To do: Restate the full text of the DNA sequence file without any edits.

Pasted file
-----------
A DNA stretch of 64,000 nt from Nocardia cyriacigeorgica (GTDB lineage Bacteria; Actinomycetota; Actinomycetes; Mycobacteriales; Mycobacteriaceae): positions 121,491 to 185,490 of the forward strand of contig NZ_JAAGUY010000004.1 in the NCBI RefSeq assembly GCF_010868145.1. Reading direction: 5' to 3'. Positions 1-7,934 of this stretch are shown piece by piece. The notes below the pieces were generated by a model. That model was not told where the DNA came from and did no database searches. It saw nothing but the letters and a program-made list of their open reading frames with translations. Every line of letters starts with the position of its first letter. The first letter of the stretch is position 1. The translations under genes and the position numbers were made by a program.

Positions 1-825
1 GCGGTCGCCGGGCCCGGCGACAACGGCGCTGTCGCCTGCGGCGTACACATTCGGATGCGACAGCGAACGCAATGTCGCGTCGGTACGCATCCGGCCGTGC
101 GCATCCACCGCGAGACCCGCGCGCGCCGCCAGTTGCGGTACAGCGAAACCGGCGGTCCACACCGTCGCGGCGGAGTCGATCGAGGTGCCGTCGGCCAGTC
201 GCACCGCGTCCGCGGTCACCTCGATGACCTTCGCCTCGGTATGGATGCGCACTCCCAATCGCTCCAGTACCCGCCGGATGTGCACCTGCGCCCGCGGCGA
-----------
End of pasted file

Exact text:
A DNA stretch of 64,000 nt from Nocardia cyriacigeorgica (GTDB lineage Bacteria; Actinomycetota; Actinomycetes; Mycobacteriales; Mycobacteriaceae): positions 121,491 to 185,490 of the forward strand of contig NZ_JAAGUY010000004.1 in the NCBI RefSeq assembly GCF_010868145.1. Reading direction: 5' to 3'. Positions 1-7,934 of this stretch are shown piece by piece. The notes below the pieces were generated by a model. That model was not told where the DNA came from and did no database searches. It saw nothing but the letters and a program-made list of their open reading frames with translations. Every line of letters starts with the position of its first letter. The first letter of the stretch is position 1. The translations under genes and the position numbers were made by a program.

Positions 1-825
1 GCGGTCGCCGGGCCCGGCGACAACGGCGCTGTCGCCTGCGGCGTACACATTCGGATGCGACAGCGAACGCAATGTCGCGTCGGTACGCATCCGGCCGTGC
101 GCATCCACCGCGAGACCCGCGCGCGCCGCCAGTTGCGGTACAGCGAAACCGGCGGTCCACACCGTCGCGGCGGAGTCGATCGAGGTGCCGTCGGCCAGTC
201 GCACCGCGTCCGCGGTCACCTCGATGACCTTCGCCTCGGTATGGATGCGCACTCCCAATCGCTCCAGTACCCGCCGGATGTGCACCTGCGCCCGCGGCGA